DOI: 10.1101/506436Dec 26, 2018Paper

Cytoplasmic self-organization established by internal lipid membranes in the interplay with either actin or microtubules

BioRxiv : the Preprint Server for Biology
Sindy TangJennifer Lippincott-Schwartz

Abstract

Cells harbor an intrinsic organization of their components. Specific protein structures, as the centrosome, have been described master regulators of cell organization. In the absence of these key elements, however, cytoplasmic self-organization has nevertheless been observed. Cytoplasmic self-organization was postulated to arise from the interaction of microtubules with molecular motors on lipid membrane surfaces. Here, we show that lipid membranes are capable of organizing both major cytoskeletal systems, microtubules and actin, even if one or the other cytoskeletal system is completely paralyzed. A microfluidic droplet system and Xenopus oocyte extracts enabled us to build an artificial cell and study minimal requirements for cellular self-organization. Mathematical modeling reveals the interaction of lipid membranes with any filament system through molecular motors as a universal principle of cytoplasmic self-organization. Both cytoskeletal systems form mechanisms to establish robust 2-dimensional self-organization and self-centering. Pharmacologic inhibition of the cytoskeletal network systems helps dissect specific contributions of each network in the interplay with lipid membranes with regards to 2- and 3-dimensional orga...Continue Reading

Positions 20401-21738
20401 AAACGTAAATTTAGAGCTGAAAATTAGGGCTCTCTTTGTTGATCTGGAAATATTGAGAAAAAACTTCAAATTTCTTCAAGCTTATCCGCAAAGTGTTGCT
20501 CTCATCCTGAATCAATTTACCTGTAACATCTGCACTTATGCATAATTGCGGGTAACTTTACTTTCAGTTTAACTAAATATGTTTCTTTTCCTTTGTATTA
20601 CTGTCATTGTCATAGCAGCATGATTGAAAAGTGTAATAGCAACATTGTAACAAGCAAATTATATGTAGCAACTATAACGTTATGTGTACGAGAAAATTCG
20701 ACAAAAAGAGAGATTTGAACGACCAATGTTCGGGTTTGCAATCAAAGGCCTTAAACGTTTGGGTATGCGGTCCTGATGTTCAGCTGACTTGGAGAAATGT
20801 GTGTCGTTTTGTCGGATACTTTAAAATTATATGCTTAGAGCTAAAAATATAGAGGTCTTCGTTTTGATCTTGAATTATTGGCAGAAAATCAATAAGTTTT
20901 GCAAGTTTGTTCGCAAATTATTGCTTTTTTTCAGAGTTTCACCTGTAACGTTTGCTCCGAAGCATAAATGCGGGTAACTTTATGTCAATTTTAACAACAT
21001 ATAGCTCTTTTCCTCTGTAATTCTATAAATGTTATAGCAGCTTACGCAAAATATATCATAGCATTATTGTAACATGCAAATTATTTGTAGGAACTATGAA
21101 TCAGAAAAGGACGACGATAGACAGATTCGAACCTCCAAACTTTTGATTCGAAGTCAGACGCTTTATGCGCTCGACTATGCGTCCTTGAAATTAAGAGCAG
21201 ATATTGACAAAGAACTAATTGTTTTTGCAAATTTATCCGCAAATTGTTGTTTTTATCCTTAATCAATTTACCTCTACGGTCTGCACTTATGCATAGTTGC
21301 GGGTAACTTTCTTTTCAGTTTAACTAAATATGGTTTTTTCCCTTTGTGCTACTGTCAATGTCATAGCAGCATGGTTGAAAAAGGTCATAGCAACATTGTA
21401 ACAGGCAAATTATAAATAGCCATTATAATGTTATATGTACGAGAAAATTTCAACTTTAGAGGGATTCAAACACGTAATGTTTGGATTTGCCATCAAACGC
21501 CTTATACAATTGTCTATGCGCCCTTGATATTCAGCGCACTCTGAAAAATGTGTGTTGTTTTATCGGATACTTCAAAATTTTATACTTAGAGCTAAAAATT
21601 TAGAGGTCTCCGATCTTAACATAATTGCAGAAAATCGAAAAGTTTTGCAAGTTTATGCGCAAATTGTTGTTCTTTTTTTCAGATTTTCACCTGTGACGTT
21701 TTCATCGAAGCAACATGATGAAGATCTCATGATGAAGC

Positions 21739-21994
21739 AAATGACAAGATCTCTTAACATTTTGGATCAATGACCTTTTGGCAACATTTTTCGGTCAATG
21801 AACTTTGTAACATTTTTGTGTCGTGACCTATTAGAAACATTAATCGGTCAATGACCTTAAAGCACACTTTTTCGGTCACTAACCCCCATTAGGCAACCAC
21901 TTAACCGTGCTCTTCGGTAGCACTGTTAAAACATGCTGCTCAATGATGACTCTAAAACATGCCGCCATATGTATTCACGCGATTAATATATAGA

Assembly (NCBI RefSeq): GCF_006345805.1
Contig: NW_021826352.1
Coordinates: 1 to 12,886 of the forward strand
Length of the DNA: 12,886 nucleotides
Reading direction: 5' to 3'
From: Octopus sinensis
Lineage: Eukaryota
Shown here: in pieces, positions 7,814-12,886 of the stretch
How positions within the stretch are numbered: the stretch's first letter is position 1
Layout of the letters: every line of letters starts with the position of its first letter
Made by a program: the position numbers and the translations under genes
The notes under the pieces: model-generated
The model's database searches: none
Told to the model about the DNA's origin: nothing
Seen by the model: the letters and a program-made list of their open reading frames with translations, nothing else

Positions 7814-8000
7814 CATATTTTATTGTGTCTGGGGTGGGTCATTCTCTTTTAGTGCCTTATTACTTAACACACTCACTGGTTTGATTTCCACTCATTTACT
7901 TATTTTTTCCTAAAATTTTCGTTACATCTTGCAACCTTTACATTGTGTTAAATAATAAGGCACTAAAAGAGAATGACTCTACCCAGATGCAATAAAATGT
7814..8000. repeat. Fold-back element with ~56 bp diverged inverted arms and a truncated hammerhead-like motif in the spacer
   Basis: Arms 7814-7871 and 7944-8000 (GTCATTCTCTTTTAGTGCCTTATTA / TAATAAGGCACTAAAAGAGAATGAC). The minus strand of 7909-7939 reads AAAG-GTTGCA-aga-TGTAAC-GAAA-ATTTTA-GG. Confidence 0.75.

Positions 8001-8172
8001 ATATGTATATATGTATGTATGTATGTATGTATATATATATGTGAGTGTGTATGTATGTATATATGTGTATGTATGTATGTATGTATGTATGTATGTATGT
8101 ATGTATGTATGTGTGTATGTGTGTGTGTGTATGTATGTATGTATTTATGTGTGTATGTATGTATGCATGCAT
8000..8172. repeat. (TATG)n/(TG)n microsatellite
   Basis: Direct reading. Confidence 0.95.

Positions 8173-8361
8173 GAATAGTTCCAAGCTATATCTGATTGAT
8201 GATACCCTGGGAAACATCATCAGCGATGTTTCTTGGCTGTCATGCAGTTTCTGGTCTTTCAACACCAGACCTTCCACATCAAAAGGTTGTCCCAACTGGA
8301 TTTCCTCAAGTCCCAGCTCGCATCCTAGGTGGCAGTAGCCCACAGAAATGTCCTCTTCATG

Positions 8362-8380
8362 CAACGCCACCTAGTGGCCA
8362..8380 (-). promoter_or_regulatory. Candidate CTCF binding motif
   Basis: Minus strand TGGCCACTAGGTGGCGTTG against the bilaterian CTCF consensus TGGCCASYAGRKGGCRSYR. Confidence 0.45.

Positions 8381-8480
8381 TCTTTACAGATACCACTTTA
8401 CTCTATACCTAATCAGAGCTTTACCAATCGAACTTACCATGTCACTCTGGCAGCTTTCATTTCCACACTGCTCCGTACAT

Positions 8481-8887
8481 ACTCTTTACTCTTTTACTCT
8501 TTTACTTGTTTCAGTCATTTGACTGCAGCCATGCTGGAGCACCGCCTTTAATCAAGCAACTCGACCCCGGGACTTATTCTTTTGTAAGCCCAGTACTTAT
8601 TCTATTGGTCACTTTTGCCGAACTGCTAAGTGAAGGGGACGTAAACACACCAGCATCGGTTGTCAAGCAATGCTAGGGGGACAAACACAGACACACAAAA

Related Concepts

Actins
Cytoplasm
Cytoskeleton
Microtubules
Viral Structural Proteins
Surface
Centrosome
Three-dimensional
Membrane
Xenopus Oocyte

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